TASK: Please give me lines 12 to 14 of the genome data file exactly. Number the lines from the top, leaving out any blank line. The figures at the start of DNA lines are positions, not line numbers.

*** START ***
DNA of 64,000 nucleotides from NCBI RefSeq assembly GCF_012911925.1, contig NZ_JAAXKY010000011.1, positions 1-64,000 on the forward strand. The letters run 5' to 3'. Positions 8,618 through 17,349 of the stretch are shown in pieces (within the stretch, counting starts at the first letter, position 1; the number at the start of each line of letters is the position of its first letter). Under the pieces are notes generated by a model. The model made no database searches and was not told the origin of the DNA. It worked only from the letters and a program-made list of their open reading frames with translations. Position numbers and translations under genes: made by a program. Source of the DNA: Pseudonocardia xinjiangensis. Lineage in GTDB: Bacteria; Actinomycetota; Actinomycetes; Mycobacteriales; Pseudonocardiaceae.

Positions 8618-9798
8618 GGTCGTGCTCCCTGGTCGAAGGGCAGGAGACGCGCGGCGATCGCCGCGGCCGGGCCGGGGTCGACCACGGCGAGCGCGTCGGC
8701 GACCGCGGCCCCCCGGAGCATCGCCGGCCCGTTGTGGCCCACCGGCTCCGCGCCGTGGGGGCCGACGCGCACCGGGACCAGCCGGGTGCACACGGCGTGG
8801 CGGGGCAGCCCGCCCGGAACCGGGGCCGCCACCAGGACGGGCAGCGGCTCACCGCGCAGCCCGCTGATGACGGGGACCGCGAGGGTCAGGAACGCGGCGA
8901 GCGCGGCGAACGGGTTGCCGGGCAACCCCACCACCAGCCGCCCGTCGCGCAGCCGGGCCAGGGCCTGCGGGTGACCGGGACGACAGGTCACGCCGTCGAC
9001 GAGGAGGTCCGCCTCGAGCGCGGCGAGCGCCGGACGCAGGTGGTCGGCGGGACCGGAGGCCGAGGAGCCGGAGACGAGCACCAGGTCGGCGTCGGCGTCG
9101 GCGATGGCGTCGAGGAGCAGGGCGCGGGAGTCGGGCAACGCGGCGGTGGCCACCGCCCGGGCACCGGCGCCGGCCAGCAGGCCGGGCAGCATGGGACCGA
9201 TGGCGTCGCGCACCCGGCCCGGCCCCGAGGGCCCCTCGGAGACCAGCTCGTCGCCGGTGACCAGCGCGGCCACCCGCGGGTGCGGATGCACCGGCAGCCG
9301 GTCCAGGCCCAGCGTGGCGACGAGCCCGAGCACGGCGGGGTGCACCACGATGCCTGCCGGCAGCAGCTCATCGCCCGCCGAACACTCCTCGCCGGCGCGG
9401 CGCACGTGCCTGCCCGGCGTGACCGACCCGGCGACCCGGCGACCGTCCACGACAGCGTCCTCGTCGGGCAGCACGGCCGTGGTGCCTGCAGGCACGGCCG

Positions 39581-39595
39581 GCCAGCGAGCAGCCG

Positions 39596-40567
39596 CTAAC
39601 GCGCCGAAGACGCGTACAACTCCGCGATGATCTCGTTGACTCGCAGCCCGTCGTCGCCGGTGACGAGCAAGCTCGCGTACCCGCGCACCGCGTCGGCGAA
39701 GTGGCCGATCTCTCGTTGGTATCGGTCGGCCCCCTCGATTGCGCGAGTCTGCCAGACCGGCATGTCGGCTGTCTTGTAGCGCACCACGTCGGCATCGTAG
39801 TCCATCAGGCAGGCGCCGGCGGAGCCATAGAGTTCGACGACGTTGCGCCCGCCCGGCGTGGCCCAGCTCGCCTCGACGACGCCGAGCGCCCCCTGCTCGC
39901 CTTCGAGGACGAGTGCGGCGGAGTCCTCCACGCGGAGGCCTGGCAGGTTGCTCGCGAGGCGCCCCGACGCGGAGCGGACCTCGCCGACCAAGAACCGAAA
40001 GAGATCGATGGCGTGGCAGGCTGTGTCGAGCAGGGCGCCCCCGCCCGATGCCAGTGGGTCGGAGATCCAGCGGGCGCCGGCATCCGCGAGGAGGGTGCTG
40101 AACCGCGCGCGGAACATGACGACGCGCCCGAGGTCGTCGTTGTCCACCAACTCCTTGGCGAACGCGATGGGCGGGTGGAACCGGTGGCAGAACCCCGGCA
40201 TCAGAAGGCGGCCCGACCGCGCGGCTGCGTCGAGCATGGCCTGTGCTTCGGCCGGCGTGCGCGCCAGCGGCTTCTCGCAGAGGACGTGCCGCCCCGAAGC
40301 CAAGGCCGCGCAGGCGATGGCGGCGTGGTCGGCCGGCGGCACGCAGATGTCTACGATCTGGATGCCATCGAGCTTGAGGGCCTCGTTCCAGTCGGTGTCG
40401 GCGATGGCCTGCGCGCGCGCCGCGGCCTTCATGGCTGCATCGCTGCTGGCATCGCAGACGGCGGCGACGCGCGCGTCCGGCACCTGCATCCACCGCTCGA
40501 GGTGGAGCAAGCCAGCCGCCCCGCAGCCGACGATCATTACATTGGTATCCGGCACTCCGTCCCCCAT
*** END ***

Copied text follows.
Positions 39581-39595
39581 GCCAGCGAGCAGCCG

Positions 39596-40567